Japanese fishing method inspires a business

A big one that did not get away

Karin Fischer first female owner of a fly fishing business in Colorado

by Libby James

Izaak Walton, fishing guru and author of The Compleat Angler, described fly fishing as “the contemplative man’s recreation.” That was centuries ago, yet until quite recently, with very few exceptions, fly fishing remained the exclusive domain of men. There was even an air of machismo about it.

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But no longer. Karin Fischer, first female owner of a fly fishing business in Colorado, says that in the last few years more and more women have caught the fly fishing bug. A little over a decade ago, she learned traditional fly fishing methods from her husband at the time.

It wasn’t love at first sight, she admitted. “Learning the traditional method of fly fishing can be complicated, costly and time-consuming.” Back then she was a busy mother with a career as a special needs early childhood educator and had limited time and energy to perfect her fly fishing skills.

Then one day, while searching for a Christmas gift for her husband, Fischer learned about a different method of fly fishing called Tenkara. Developed long ago in Japan specifically for its simplicity and suitability for fishing in high mountain streams, it caught her interest. The rod was lighter and telescoped into a manageable length for carrying through rough terrain. Set up was quick and easy. There was no reel. A rod, a line and bait, anything from a traditional fly to a worm, was all that was needed.

Fischer’s discovery opened a path for her that has led to travel around the world to share the Tenkara method in fishing meccas from the Maldives to Patagonia and Alaska. Promoting the method has become her passion. Her company, Zen Tenkara, based in Fort Collins, carries Tenkara rods, lines, flies, bait boxes and other fishing accessories. “Tenkara has been called “fishing for dummies,” Fischer says with a laugh, “but it is nothing like that.”

She has caught everything from an 18-pound carp to a shark with a Tenkara rod and has fished in fresh and salt water, in streams and in the ocean with it. She doesn’t mind that she’s sometimes called the Tenkara Queen.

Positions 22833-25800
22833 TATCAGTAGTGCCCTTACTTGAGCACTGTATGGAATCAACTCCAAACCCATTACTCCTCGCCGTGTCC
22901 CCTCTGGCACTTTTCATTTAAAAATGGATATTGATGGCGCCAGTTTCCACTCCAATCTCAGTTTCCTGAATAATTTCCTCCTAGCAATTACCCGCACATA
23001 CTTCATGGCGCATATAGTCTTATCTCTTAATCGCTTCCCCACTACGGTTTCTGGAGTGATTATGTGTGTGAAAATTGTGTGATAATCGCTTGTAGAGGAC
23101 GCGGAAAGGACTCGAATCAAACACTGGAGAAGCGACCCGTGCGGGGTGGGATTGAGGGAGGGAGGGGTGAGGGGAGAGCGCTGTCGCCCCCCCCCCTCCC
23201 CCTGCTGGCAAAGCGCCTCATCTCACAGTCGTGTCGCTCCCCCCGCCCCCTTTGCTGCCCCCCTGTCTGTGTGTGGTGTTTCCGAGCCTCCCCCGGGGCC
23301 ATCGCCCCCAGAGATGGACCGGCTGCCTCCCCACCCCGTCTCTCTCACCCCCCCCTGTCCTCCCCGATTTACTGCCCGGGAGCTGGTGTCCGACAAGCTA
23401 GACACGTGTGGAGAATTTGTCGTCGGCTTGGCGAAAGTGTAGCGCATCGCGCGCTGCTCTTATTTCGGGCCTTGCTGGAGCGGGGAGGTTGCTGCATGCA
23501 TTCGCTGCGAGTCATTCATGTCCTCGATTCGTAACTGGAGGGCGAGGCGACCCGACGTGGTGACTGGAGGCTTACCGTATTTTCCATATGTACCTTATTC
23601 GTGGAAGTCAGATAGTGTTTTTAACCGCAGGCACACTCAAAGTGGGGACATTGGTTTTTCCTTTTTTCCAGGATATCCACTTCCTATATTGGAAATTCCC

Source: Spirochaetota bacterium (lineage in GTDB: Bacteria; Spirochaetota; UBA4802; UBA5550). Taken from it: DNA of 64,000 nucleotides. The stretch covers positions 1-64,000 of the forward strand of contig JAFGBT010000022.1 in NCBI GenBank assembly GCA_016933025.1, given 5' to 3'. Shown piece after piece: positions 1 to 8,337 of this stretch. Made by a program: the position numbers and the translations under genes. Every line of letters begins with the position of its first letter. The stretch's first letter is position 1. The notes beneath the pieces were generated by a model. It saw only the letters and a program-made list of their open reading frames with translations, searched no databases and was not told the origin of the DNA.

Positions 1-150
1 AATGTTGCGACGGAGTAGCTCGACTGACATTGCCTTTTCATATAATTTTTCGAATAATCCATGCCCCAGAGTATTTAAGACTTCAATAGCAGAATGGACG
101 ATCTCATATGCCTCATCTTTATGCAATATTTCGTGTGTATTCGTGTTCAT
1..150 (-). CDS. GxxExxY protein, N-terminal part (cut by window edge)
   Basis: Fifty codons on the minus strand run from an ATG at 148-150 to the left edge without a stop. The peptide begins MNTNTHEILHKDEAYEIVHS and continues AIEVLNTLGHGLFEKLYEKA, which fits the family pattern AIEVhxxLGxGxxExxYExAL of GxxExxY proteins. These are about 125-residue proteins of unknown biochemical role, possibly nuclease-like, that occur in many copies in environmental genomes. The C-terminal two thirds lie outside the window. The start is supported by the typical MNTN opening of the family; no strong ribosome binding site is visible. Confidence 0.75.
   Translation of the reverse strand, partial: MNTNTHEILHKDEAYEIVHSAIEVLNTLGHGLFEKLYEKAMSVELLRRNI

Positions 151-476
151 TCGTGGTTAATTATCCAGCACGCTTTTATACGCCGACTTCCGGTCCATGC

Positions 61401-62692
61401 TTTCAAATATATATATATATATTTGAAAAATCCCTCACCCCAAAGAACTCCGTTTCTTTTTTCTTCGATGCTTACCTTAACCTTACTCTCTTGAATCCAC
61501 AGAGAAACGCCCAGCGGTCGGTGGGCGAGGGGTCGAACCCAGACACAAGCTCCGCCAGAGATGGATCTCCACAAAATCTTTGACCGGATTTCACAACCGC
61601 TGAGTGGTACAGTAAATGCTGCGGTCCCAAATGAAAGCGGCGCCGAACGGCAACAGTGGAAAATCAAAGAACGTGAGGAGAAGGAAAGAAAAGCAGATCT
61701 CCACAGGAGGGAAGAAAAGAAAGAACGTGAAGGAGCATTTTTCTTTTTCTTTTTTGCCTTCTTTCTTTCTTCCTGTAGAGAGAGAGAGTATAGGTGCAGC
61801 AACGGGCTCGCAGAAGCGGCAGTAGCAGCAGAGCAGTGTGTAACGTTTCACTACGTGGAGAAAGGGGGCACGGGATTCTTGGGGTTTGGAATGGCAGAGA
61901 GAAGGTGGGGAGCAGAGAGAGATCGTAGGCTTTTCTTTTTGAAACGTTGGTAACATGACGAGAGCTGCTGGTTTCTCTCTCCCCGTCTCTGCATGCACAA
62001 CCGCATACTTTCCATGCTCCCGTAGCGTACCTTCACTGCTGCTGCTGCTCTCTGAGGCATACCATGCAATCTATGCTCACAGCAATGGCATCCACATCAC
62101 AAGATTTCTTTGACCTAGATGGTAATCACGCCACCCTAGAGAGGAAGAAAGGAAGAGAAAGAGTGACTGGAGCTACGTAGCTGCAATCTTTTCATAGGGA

Fischer continued teaching, occasionally taking time off to travel and promote her fly fishing business until last year when she made the decision to quit teaching and focus fulltime on her business and on promoting the Tenkara fishing method.

Her small grass roots company offers products online, and at all JAX Outdoor Gear stores and St. Pete’s Fly Shop in Fort Collins. Fly fishing shops in Boulder, Aspen, Estes Park and Denver and locations across the country in Wyoming, North Carolina, Hawaii, New York and Oregon also carry her wares.

She explains that landing a fish using a line minus a reel is a skill that requires some practice. “The process is uncomplicated, relaxing, pure, elegant and beautiful,” Fischer says. “And you never have to fish in an ugly place.”

She likes to make the point that hers is a fly fishing business geared to both men and women. “The industry is changing. It’s great to be a part of that and to have a role in making Tenkara a respected and accepted fly fishing method for everyone.” Fischer said.

At times friends have questioned the wisdom of her decision to leave teaching and devote herself to her fishing business, but she does not look back. My son gave me a Superman bracelet,” she says. “How can I lose?”